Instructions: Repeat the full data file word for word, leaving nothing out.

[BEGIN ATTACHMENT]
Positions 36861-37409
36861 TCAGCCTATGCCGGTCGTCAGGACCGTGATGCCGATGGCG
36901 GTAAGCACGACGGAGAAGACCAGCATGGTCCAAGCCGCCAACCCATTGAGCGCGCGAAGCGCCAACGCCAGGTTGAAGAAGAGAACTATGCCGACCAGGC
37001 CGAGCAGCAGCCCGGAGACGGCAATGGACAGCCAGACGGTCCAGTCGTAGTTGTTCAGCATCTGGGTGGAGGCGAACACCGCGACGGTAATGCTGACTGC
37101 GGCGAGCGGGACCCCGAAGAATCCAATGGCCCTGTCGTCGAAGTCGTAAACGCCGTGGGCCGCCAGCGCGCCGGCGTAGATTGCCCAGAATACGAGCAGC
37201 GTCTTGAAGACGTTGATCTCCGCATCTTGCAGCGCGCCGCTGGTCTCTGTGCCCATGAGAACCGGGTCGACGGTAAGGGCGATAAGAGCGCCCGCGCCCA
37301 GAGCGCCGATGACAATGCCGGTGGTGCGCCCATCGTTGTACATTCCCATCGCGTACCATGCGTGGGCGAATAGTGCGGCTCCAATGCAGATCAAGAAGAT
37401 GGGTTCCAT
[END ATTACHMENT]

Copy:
Positions 36861-37409
36861 TCAGCCTATGCCGGTCGTCAGGACCGTGATGCCGATGGCG
36901 GTAAGCACGACGGAGAAGACCAGCATGGTCCAAGCCGCCAACCCATTGAGCGCGCGAAGCGCCAACGCCAGGTTGAAGAAGAGAACTATGCCGACCAGGC
37001 CGAGCAGCAGCCCGGAGACGGCAATGGACAGCCAGACGGTCCAGTCGTAGTTGTTCAGCATCTGGGTGGAGGCGAACACCGCGACGGTAATGCTGACTGC
37101 GGCGAGCGGGACCCCGAAGAATCCAATGGCCCTGTCGTCGAAGTCGTAAACGCCGTGGGCCGCCAGCGCGCCGGCGTAGATTGCCCAGAATACGAGCAGC
37201 GTCTTGAAGACGTTGATCTCCGCATCTTGCAGCGCGCCGCTGGTCTCTGTGCCCATGAGAACCGGGTCGACGGTAAGGGCGATAAGAGCGCCCGCGCCCA
37301 GAGCGCCGATGACAATGCCGGTGGTGCGCCCATCGTTGTACATTCCCATCGCGTACCATGCGTGGGCGAATAGTGCGGCTCCAATGCAGATCAAGAAGAT
37401 GGGTTCCAT